CLIVAR Repeat Hydrography/CO2 Inventories

PIs: Molly Baringer and Rik Wanninkhof

This program aims to reoccupy selected trans-basin sections previously occupied over the last 50 years to document changes in heat, fresh water, carbon, nutrients, and oxygen and trace gases in the ocean. Sections, selected based on their historical record and geographic importance for capturing ocean circulation features, are occupied by NOAA and NSF investigators with the aim of approximately decadal repeats along each line. Despite numerous technological advances over the last several decades, ship-based hydrography remains the only method for obtaining high-quality, high spatial and vertical resolution measurements of a suite of physical, chemical, and biological parameters over the full water column.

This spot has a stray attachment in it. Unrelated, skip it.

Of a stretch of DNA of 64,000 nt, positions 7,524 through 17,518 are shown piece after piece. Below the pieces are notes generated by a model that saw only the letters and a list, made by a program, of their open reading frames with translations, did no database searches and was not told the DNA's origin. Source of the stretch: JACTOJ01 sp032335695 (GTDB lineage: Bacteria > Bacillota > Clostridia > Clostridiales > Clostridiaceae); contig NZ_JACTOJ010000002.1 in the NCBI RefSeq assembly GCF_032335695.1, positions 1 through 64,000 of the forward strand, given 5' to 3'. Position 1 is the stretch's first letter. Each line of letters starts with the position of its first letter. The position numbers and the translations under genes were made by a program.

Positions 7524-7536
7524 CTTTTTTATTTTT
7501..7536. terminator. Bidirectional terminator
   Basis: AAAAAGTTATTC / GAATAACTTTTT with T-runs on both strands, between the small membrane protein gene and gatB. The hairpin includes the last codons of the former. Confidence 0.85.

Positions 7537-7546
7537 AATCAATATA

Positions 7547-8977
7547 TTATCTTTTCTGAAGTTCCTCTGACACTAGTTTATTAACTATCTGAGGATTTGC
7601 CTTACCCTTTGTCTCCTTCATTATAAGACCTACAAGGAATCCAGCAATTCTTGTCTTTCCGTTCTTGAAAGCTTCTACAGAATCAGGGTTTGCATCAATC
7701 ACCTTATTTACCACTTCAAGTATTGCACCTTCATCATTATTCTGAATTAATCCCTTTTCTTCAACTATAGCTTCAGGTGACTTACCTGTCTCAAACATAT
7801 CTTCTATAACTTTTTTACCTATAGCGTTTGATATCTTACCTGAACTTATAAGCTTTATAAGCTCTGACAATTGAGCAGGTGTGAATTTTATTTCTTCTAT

Ship-based hydrography is essential for documenting ocean changes throughout the water column, especially for the deep ocean below 2 km (52% of global ocean volume). Hydrographic measurements are needed to:

  • reduce uncertainties in global freshwater, heat, property and sea-level budgets,
  • determine the distributions and controls of natural and anthropogenic carbon (both organic and inorganic),
  • determine ocean ventilation and circulation pathways and rates using chemical tracers,
  • determine the variability and controls in water mass properties and ventilation,
  • determine the significance of a wide range of biogeochemically and ecologically important properties in the ocean interior, and
  • maintain the historical database of full water column observations necessary for the study of long-timescale changes.